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I'm using a Raspberry Pi 2 (Jessie) to log some data. It only runs for a few hours at a time. When I boot it, the clock is wrong. This has been discussed at length in a number of threads.

I'd like to wait until the clock is correct. Normally, before a synch, it displays the time it was shutdown, so I suspect it has fake-hwclock. The problem with this is that I can't simply wait until the clock is no longer 1st Jan 1970.

So I went with another suggested approach: to grep /var/log/syslog for "Time has been changed". The problem with this approach is that the syslog contains a record of EVERY instance where the time was changed.

Is there a log or something which contains only the system log for the present session (i.e. since last boot)? Does it contain a log that the time has been changed?

Are there any other suggestions as to how I might wait until the clock has been set after a boot? I won't be adding an RTC: the timestamp is just a nice-to-have. in fact, I can achieve everything else I need just with Python's time.monotonic().

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    Instead of parsing the output of a file why not add a RTC (real time clock) to your Pi. Having said that you could try this ntpq -p | grep * | cut -c1-1 This will return an * if the clock is synced. – Steve Robillard Sep 12 '16 at 22:08
  • Not sufficiently worried about the timestamp to add an RTC. If I could hack it in software it'd be a bonus. I never thought of simply forcing the synch and waiting for completion... – KDM Sep 12 '16 at 23:00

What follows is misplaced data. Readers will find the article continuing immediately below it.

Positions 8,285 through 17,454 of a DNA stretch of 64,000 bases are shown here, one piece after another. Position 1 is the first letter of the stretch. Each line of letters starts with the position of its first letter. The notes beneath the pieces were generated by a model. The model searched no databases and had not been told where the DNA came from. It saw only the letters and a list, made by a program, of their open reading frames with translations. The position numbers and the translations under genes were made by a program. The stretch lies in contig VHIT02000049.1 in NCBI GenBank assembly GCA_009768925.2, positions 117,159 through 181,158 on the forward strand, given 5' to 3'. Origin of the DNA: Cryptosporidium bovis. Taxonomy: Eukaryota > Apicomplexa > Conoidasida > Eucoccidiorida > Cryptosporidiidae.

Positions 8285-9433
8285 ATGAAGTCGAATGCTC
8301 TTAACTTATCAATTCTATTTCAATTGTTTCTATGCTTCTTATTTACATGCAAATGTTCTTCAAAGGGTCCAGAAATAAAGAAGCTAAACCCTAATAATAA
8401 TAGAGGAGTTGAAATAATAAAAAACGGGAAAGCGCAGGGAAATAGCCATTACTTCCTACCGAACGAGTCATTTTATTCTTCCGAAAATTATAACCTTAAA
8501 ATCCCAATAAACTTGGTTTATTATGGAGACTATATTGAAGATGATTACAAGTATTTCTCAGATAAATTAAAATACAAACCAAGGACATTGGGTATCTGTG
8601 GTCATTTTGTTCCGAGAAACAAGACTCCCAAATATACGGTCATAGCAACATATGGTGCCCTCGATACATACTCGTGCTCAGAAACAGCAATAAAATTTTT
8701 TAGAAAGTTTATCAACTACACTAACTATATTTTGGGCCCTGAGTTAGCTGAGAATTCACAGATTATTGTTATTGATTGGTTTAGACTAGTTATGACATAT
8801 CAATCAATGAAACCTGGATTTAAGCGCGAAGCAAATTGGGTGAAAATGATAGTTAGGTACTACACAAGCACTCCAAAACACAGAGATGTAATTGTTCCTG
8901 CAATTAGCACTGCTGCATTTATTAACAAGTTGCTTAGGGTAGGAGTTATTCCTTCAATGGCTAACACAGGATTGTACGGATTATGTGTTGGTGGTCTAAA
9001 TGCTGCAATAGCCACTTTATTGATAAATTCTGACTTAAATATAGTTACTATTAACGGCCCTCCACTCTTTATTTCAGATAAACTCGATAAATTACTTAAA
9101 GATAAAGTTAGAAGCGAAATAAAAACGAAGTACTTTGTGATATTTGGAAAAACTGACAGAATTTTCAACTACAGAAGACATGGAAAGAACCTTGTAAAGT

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    You could just disable the fake-hwclock – Milliways Sep 13 '16 at 6:55
  • Hmmm... yes. Then I could detect if it was still 1970. Didn't know disabling this was an option. – KDM Sep 13 '16 at 19:39
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ntpd is what is syncing your time, normally it tries to slowly adjust the time to stop time suddenly jumping forward or backwards. The exception to this is when the clock is out by a large amount. This is likely the case when you boot, but still takes some time to adjust.

You can force the sync your self with ntpdate 0.europe.pool.ntp.org as root (select your closest time server from here). However you cannot run ntpdate while ntpd is running, so you must stop it first. Given you are only booting the pi for a few hours the clock drift is negligible during this time (almost immeasurable) you do not need to run ntpd at all. Instead you can get your application to sync the time manually before doing what it needs to do with ntpdate, once it returns the time is in sync.

Note that sometimes it requires a couple of runs to fully sync up, luckily ntpdate reports the current offset in its output, you can parse this until it is an acceptable amount.

  • The iburst option to the server entries will help to speed up ntpd sync-ing on start-up, the man details are: When the server is unreachable and at each poll interval, send a burst of eight packets instead of the usual one. As long as the server is unreachable, the spacing between packets is about 16s to allow a modem call to complete. Once the server is reachable, the spacing between packets is about 2s. This is designed to speed the initial synchronization acquisition with the server command and s addresses and when ntpd is started with the -q option. – SlySven Sep 14 '16 at 1:14
  • Discussion in and below this answer suggests ntpdate is depreciated and something different should be done instead. Would that apply here to RPi here as well? – uhoh Mar 11 '18 at 19:44
  • You might be able to use systemd-timesyncd and timedatectl to set it if your distro supports it. – Michael Daffin Mar 11 '18 at 23:42
  • You can also use ntpd -qg as well - it mostly depends on which distro you are using though, if systemd-timesyncd is running I would use that, if ntpd is running use ntpd -qg or ntpdate. – Michael Daffin Mar 11 '18 at 23:48

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